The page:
TLDR - the new system is far too complex and the requirements include support for cards not even used in the US.
In order to implement EMV aka chip & pin you need a device that is certified by EMVCO, and industry consortium. They issue LOAs (letters of authorization) for devices having passed the certification process. This administrative process is slow and expensive. Many device manufacturers have trouble getting their devices certified. Many of the devices you see in the marketplace may have chip reading hardware, but their firmware may not be up to date or certified. Certification is extremely complex due to the many variations of card and contactless support theoretically possible. There are two levels of certification needed. In short, the device manufacturers were not ready and the industry underfunded the certification authority. This is why proliferation of devices has been slow.
One you have a device whose firmware is certified the processing gateway and point of sale software has to be certified. This is an incredibly time consuming, expensive and arduous process.
There is a shortcut in this area known as a semi integrated solution. A pos implementer uses an already certified payment "black box" application to integrate with their POS system. This has many advantages but a big disadvantage. The semi integrated software is a middleman and in most cases exacts a price for the processing service making implementations of this approach less competitive.
Ideally systems will use a direct integration. This requires certification for all card brands and all card types. You need and expensive device called a Collis test tool to emulate every conceivable card and contactless technology type. There are hundreds of test cases for each card brand for all the possible scenarios, include failure fallback.
The problem is, the majority of these test cases are for cards never seen in the real world.
Chase issued chip and signature cards several years ago and the rest of the card brands realized that if they issued chip and pin cards, older folks and those who don't want to get pin numbers would use their Chase cards so all the card issuers went with chip and signature. Chip cards are hard to counterfeit (you have to be able to make the chips and I don't have a semiconductor foundry in my basement), but eliminates an important aspect of two factor authentication - something you know. Frankly chip and pin is better, but chip and signature is much better than what we have and probably good enough.
It will be another year before the backlog of certifications gets worked through. There is a waiting line to get slotted for certification and much of the time, the developers in line don't have what it takes to actually code the solution when its finally their turn. You don't google for solutions to these kind of problems. You really need to know exactly what you are doing. A developer of this kind of software cannot get it wrong and the software has to be defect free. And its very complex. If you are not experienced and you do not have a very high IQ and you are not willing to work extremely hard you don't have what it takes to write this king of code. This process is truly a bitch. Because the job is so big, the processing companies have offshored the certification liasons. Working through issues with offshore help protected by a bureaucracy is a special circle of hell reserved for those of us developers who must have done something heinous to deserve this fate...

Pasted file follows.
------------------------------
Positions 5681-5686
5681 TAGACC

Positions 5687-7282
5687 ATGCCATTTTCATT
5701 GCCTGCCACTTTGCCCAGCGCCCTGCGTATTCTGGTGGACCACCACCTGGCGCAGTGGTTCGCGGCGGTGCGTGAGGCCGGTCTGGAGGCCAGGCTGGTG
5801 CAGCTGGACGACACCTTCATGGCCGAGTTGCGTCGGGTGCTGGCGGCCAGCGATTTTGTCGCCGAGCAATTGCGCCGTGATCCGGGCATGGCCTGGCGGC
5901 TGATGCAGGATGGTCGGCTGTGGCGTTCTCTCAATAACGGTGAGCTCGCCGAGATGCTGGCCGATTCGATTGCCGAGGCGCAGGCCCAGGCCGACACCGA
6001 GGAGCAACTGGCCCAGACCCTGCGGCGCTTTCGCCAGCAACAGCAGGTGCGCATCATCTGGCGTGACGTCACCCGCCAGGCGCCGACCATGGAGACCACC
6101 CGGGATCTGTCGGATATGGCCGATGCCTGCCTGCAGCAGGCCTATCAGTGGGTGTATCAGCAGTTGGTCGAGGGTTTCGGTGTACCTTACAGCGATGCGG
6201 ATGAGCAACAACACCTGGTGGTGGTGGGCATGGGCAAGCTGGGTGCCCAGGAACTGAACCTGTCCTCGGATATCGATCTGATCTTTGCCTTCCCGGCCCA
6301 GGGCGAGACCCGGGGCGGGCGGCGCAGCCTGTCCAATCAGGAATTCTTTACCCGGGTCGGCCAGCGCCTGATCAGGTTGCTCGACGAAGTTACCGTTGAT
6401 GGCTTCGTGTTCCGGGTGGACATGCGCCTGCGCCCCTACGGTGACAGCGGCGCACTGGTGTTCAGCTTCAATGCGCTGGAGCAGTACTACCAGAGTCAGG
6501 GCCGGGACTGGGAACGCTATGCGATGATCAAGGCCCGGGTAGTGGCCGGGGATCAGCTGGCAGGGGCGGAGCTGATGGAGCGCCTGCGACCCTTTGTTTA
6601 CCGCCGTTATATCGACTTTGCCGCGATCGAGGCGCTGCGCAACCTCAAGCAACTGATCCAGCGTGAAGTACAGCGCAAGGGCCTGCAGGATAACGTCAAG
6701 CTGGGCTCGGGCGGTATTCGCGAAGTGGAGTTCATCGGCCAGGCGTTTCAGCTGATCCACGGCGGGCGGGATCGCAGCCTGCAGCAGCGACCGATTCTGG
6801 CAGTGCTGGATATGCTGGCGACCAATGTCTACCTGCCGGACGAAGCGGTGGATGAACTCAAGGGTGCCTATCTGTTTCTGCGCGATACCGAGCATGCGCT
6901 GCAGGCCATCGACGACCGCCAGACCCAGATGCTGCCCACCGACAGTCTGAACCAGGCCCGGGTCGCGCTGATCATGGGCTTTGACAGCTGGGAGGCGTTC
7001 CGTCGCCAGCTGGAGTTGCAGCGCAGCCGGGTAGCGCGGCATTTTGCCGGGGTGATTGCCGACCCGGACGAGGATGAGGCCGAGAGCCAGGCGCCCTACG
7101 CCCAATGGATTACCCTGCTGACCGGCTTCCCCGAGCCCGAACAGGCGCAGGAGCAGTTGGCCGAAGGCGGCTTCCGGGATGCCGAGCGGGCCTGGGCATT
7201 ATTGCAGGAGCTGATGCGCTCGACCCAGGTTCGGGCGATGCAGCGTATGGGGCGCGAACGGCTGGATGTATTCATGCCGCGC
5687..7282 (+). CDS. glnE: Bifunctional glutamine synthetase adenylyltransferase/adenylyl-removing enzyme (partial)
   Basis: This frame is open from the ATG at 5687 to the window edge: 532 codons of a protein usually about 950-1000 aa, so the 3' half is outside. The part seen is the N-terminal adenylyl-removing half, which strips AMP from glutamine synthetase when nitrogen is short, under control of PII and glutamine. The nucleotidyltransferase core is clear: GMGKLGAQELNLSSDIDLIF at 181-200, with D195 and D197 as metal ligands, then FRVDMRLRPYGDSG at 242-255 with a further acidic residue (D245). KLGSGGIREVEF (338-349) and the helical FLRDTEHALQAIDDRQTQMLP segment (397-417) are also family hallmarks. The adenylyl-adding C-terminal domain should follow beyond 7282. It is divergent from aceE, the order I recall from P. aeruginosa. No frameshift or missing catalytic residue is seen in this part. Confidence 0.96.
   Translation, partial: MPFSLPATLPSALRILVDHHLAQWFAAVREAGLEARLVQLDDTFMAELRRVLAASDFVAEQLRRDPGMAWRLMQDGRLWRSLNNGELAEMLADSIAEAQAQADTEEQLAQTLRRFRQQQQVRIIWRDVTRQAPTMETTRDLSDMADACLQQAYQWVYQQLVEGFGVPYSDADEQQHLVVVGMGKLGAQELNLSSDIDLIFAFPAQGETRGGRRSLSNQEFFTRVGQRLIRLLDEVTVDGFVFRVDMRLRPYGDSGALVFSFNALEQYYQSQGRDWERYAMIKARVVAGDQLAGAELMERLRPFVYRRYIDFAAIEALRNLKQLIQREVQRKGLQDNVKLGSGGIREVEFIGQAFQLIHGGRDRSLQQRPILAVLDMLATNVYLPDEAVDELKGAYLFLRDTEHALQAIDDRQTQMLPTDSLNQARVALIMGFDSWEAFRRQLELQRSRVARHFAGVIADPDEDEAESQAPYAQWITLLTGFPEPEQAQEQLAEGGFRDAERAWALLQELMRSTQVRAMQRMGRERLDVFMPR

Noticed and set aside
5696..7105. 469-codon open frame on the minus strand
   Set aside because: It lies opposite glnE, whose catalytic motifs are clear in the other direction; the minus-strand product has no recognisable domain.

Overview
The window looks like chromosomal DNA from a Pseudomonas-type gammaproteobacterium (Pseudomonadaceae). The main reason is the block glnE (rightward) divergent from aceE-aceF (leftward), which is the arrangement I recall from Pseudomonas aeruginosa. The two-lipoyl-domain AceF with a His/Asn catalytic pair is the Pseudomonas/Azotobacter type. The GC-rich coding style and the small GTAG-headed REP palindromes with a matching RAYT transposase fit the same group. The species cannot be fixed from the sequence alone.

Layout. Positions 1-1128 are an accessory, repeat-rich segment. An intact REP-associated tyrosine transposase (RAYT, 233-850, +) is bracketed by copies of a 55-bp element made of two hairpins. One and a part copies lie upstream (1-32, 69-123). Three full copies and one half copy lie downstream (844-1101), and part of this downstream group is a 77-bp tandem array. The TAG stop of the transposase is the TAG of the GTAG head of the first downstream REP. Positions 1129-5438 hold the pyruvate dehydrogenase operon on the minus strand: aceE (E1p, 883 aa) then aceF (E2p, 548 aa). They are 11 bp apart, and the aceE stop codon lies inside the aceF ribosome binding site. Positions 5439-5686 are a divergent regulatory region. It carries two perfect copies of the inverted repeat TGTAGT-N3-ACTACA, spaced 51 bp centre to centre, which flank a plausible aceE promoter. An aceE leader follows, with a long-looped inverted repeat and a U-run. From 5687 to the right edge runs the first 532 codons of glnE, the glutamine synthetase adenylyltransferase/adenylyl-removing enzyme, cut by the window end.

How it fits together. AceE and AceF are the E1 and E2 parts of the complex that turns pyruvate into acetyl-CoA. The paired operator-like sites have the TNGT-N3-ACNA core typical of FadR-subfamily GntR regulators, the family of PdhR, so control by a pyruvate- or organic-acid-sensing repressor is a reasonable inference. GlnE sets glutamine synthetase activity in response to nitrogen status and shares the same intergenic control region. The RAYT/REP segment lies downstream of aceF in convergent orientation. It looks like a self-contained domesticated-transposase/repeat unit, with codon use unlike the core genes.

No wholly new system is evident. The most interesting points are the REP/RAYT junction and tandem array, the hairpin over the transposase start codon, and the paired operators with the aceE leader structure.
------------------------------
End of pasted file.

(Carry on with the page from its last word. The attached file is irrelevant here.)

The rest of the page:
As for the slowness of the new technology, there are a few factors that come into play. In the good old swipe world, the card is swiped and while the consumer is putting their card away, the device is getting an authorization in parallel. In the chip world, the consumer leaves the card in while the transaction is being processed. When the process is complete, they are asked to remove the card. This has the advantage of preventing consumers from forgetting their cards in the machine but has a big perceived performance hit. There is a technology called quick chip that allows the consumer to dip an remove their card and the processing occurs while they are putting the card away. This has a perceived performance advantage and we will all see most devices adopting this workflow over the next couple of years so the speed is improving. I for one am happy to wait a few extra seconds knowing that my card number cannot be stolen. The hassles of being on the phone with my card company explaining that I didn't make those charges far outweighs the few extra seconds.
Transitions like this are never easy but its worth it. The card brands (VISA, MasterCard, Amex, Discover, etc.) recognize that the certification process is too difficult and is simplifying the certification process.
To say the transition has been a disaster is an interesting statement. Its been a disaster for a relatively small few. Consumers have been impacted very little. Implementers have taken a huge hit and there will be the usual shakeout in the industry with small players that cannot get the job done. The card brands and issuers win big with lower fraud costs. The merchants are left holding the bag with increased equipment cost and greater exposure to fraud and disputes.